Shakyamuni Buddha, the spiritual founder of Buddhism, was born between the 6th – 4th century BCE and lived in central north India some 2,500 years ago.  He was named Siddhartha Gautama and was raised in the region of Shakya.  His father was Shuddhodana, King of the Shakya Clan, and his mother, Mayadevi, was known as Queen Maya.

Each year in April, Buddhist temples celebrate Shakyamuni Buddha’s birthday, April 8th, in a special service known as Hanamatsuri or Flower Festival. A Hanamido, a small altar, is prepared for this service and placed in the temple’s sanctuary. The Hanamido is decorated with flowers with a statue in the middle of the infant Buddha. During the service, participants in attendance are invited to come before the Hanamido to pour tea over the statue of the Buddha. Amacha or sweet tea is traditionally used to represent the sweet rain that fell on the day of his birth as told in the story of Hanamatsuri.

The origin of Hanamatsuri comes from the story of Shakyamuni Buddha’s miraculous birth. It is said in this story that prior to the birth of the Buddha, Queen Maya dreamt of a six-tusked white elephant entering her right side. A sage interpreted the dream and predicted that she would have a son who would either become a great king or a great spiritual leader.

As the days neared, Queen Maya made a trip to her parent’s home, as was the custom, to prepare for the birth of her son. On the way, the queen passed by Lumbini Garden in southern Nepal where she saw an array of beautiful flowers and decided to take a rest in the garden. When she went to take a look at a flowering tree, she gave birth to the Buddha. At that moment, sweet rain fell from the sky bathing the newly born baby and flowers began to bloom.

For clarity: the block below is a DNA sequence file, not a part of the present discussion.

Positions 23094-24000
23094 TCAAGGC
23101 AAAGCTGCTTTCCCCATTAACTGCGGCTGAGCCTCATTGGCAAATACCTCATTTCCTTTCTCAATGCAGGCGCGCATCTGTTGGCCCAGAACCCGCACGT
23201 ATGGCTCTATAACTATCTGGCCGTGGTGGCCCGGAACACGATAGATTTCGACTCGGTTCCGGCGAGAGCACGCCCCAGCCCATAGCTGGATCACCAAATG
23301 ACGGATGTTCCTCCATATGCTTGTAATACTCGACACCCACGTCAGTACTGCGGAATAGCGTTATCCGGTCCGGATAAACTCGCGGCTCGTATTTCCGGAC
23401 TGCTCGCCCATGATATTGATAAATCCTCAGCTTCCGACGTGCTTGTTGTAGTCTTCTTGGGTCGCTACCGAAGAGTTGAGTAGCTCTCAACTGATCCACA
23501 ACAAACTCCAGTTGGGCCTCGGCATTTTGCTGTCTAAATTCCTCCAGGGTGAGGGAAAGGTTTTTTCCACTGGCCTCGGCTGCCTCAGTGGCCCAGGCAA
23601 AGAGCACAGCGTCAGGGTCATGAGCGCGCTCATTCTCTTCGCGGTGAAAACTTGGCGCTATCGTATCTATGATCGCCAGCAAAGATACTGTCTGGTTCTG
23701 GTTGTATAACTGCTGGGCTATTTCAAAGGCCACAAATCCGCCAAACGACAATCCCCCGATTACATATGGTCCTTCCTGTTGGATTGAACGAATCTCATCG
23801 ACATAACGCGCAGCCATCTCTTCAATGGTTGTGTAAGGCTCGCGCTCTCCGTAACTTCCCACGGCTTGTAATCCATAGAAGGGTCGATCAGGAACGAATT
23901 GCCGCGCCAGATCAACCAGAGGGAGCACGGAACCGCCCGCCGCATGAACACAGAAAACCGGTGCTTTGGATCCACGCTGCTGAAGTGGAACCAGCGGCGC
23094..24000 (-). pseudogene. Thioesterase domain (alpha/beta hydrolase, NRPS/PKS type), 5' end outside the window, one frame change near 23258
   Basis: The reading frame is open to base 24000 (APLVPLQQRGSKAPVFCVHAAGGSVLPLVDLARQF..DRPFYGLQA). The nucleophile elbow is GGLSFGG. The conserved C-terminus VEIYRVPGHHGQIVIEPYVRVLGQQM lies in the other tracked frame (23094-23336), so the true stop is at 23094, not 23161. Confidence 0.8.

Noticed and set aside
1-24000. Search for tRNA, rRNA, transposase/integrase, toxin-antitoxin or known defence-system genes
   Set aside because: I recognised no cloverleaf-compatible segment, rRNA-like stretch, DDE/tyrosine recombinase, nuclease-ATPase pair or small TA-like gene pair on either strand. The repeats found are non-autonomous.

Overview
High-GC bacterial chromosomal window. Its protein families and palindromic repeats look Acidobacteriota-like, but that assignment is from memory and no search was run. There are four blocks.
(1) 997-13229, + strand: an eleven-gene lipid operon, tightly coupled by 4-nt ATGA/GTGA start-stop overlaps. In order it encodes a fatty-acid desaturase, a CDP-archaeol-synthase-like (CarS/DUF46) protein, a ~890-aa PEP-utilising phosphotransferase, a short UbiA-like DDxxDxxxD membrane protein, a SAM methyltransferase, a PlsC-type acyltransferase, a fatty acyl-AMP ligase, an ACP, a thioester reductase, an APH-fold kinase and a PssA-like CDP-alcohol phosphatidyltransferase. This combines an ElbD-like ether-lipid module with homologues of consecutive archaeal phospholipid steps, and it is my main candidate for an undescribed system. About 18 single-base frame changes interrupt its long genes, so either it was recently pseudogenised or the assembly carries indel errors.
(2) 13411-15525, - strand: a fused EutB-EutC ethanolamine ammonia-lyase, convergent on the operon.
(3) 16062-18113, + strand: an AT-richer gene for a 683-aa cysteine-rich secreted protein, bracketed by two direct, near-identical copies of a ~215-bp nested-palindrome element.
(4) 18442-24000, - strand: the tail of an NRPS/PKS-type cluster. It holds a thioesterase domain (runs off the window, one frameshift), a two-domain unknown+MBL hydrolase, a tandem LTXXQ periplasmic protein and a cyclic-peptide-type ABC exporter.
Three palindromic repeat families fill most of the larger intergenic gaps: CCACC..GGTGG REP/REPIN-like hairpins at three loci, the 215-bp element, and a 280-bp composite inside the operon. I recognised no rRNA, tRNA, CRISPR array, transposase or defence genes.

After his birth, it is said that the infant Buddha stood up and took seven steps in each of the four directions, East, South, West, and North. Then pointing one finger up and another finger down he proclaimed,*

“Heavens above and heavens below,

I alone am the World Honored One.”

The seventh step of the infant Buddha symbolizes his transcendence from the six realms of suffering, thus ending the suffering caused by the karmic cycle of birth and rebirth. The term “World Honored One” is an epithet for Buddha.

Siddhartha Gautama was born into a life of wealth and privilege. He lived a luxurious life, married and had a son. However, at the age of 29, he learned of the deep suffering experienced by all people. He then renounced his princely life to seek the truth that would liberate himself and all human beings from a world of suffering. He studied doctrines and began an austere life of ascetism. After six years he gave up his ascetic practices and returned to a normal life. He then began meditating under the shade of a Bodhi tree. One night after seven weeks of meditating, enlightenment came to Siddhartha Gautama. For the next 45 years of his life, the Buddha began his missionary journey giving sermons and teaching the path to liberation and enlightenment. He passed away at the age of 80.